A text user interface (TUI) exists for the PEM Fuel Cell Model. The TUI allows text commands to be typed directly in the FLUENT console window where additional information can be extracted and processed for more advanced analysis. For valid case and data les, there are two text commands available to assist in the IV-curve calculation. These commands are set-stack-voltage (aliased as ssv) and set-stack-current-density (aliased as ssc), available from the PEM Fuel Cell text command menu: /define/models/pemfc/. For fuel cells, you either prescribe the voltage and obtain the total current delivered by the fuel cell as a result, or you specify the total current (via ux boundary conditions multiplied by the area) and obtain the voltage as part of the solution. The details of this IV-relation are specic for each single fuel cell and depend on mass and heat transport, electrochemistry and inlet conditions, outlet conditions, operating conditions, and any other parameter or material property involved in the calculation. The IV-curve is important for applications, because its product is the power delivered by the system. As described earlier in this manual, you would start a new simulation from fairly static conditions, i.e., high voltage/low current (which implies low species transport and low heat generation). After convergence, you typically may be interested in solutions for new electric boundary conditions, i.e., either for a new cell/stack voltage or current. In such cases, simply going to the Boundary Conditions panel and changing the value of the electric potential (uds-0) boundary condition, typically allows only small changes, most notably for stacks. Otherwise the solution will not converge. This is where the set-stack-voltage and set-stack-current-density commands are important. In addition to changing the boundary conditions (either to a prescribed voltage or current density), these commands process the current data in order to estimate the solution for the new boundary conditions. Because these commands modify the data, you are prompted to save your data, if you have not already done so. Before going into details of the commands, here are some general remarks about electric potential boundary conditions. For xed voltage boundary conditions, both external contacts have a xed value for the electric potential (uds-0). The anode value will typically be zero, but it does not have to be. The cathode value will be larger than the anode value and the dierence (Vcathode -Vanode ) is the positive cell/stack voltage.

2-30

c Fluent Inc. July 19, 2006

2.12 IV-Curve Calculations Using the Text Interface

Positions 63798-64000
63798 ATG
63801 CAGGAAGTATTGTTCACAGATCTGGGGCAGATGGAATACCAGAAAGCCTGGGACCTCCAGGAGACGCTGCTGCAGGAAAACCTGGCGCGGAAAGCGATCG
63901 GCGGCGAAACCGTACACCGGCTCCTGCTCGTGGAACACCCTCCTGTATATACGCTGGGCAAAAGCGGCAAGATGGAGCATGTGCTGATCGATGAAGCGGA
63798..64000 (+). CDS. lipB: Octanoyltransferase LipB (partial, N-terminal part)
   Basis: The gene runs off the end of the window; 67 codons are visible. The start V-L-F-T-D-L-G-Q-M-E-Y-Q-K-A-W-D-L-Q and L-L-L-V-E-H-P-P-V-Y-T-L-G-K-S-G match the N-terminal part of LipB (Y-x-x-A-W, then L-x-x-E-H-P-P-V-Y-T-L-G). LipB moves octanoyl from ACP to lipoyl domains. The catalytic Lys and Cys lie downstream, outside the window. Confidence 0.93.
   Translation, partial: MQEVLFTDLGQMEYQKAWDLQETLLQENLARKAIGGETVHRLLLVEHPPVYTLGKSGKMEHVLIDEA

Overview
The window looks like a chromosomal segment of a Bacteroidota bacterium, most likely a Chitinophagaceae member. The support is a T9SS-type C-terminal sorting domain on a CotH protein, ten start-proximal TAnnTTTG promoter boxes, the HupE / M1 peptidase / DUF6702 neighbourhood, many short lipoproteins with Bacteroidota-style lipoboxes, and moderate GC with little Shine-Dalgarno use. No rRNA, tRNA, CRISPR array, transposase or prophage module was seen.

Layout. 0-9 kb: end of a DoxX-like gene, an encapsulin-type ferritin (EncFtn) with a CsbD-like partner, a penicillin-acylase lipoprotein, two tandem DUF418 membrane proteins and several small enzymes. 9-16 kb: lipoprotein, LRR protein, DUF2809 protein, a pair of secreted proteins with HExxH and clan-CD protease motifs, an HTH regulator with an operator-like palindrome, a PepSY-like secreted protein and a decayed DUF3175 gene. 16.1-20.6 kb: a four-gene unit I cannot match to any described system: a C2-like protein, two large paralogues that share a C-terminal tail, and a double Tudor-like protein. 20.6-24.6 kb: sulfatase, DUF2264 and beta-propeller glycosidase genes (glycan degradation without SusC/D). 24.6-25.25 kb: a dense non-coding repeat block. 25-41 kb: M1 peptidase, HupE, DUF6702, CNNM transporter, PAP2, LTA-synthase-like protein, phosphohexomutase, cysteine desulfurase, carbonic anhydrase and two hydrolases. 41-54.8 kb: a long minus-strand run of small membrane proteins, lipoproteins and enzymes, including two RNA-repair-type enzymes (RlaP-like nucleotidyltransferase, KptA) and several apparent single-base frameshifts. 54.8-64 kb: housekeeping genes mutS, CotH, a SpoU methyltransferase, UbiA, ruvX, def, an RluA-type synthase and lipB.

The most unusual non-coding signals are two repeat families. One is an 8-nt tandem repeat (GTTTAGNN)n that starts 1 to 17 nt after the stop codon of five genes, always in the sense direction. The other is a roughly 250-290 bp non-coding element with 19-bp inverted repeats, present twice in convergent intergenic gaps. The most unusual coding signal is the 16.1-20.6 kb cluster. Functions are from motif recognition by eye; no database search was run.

For a xed current boundary condition, one external contact has to have a xed value and the other ux boundary conditions. As described earlier in the manual, typically, the anode will have a xed (zero) value, and the cathode will be oating, however, you can also set the cathode to a xed zero potential, yielding a oating negative anode potential. The set-stack-voltage command sets the eective stack voltage, i.e., the dierence (Vcathode -Vanode ). For xed voltage boundary conditions for the previous solution, boundary conditions on both boundaries are of type xed value and then the cathode value will be changed accordingly. In the case of xed current boundary conditions for the previous solution, the ux boundary condition will be changed to a xed value boundary condition, and the value adjusted accordingly with respect to the other xed value boundary condition. The set-stack-current-density command sets the current density on one boundary A A to the desired value. Note that the input will be in cm2 , not m2 as you would normally have to enter in the Boundary Conditions panel. The reason for this is that average current A densities reported in the text command interface are also in cm2 , and this makes it easier to choose the conditions you would like to prescribe next. Also, ux boundary conditions entered in the Boundary Conditions panel would have to have a positive sign on the anode side, and a negative sign on the cathode side. The input for the text interface command is just a positive number, signs are automatically accounted for. For xed current boundary conditions for the previous solution, the set-stack-current-density command changes the respective ux boundary condition accordingly. In the case of xed voltage boundary conditions for the previous solution, the cathode side is chosen to be changed from a xed value to a ux boundary condition with the new ux. The two commands may be mixed in an IV-curve calculation. For the type of boundary condition setups currently described in this manual, boundary condition changes will consistently happen on the cathode side. However, if anode ux boundary conditions had been chosen initially, switching to xed voltage boundary conditions by set-stack-voltage command and then back to xed current boundary conditions by the set-stack-current-density command will then have ux boundary conditions on the cathode side. In this case, using the set-stack-current-density command exclusively will preserve the anode ux boundary condition setting.